Let Them Come by Joseph Phelps

I’m a huge fan of roguelike games, I think this column would shine light on some of that. The depth of my obsession demands that I consume more than just roguelike, however, so this will be a minor deviation into rougelight territory. The star of this episode is a massively entertaining title called Let Them Come, from dev and publisher Versus Evil.

Let Them Come has all the pared down mechanics of a roguelike, with a more limited scope of gameplay. It reminds me heavily of a classic sci-fi film, Aliens. In one of the best scenes in the film, we are treated to an off camera hallway filled with swarming Xenomorphs being held at bay by two automated turrets. As the ammo counter ticks down, the tension rises, and the constant barrage of gunfire is only heard above the screams of dying aliens. In Let Them Come, you get to be in that hallway, operating a mounted machine gun with infinite ammo. It’s exactly as fun as it sounds, with a pretty kickass soundtrack. 

The game is incredibly simple, and delivers heavily on its promising concept. You play the last survivor of a doomed mission, as he holds various hallways on a derelict spacecraft by the skin of his heavy caliber machine guns teeth. Swarms of varied, interesting, and highly lethal alien creatures attack relentlessly, uncaring for the thousands of their own dead they have to crawl over to get at you. Spines, teeth, acid, explosions, and tentacles galore flood the hallway to get at you, and you hold them back with fire and lead. Burt Gummer would be proud.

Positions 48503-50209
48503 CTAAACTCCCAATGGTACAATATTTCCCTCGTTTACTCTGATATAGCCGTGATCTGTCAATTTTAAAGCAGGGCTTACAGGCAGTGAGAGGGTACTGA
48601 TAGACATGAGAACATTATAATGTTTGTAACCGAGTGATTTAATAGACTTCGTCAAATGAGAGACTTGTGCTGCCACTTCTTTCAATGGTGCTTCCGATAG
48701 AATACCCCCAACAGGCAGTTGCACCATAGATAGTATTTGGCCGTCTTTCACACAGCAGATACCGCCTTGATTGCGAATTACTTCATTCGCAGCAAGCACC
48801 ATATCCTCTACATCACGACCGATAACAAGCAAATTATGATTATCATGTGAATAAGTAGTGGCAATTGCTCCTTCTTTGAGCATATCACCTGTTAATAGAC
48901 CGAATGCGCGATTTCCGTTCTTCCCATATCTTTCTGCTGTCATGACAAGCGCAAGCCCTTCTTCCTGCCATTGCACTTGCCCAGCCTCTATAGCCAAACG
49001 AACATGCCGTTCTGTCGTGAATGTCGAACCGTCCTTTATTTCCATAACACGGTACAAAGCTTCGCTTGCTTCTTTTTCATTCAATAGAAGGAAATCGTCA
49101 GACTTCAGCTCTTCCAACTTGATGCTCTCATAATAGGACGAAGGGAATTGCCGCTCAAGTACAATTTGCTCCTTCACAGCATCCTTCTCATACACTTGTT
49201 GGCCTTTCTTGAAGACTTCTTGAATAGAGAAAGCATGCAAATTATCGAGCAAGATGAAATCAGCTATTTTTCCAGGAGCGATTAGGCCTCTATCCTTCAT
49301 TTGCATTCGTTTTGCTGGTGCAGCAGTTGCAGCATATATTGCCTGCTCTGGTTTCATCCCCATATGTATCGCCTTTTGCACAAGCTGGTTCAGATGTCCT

The game primarily revolves around upgrades to your equipment. Each dead monster gets you a coin, and for every few hundred coins, you can unlock and try a new weapon, or upgrade your .50 caliber best friend. There are melee weapons for close encounters, grenades with delightful variety, special ammunition for the gun, and even armor to help shield you from the onslaught. The enemies also present an engaging set of mechanics to manage, and they are topped off by scripted, mechanic-based boss fights.

The gameplay is honestly quite limited in scope, but where that would sink most games, it’s a massive strength for Let Them Come. The limitations in scope allow a very narrow focus that not only serves the gameplay experience well, but creates an enjoyable world to explore and a genuinely fun game. It’s great for marathon grind sessions, or if you’ve got 15 minutes to kill before work. And at an asking rate of 7.99 on Steam, you’re getting a lot of enjoyment for the price of admission. A highly worthwhile gaming experience.

Published by Damien Lee Hanson

I am the founder of Damien Hanson Books. Come check out awesome authors right here at my website!

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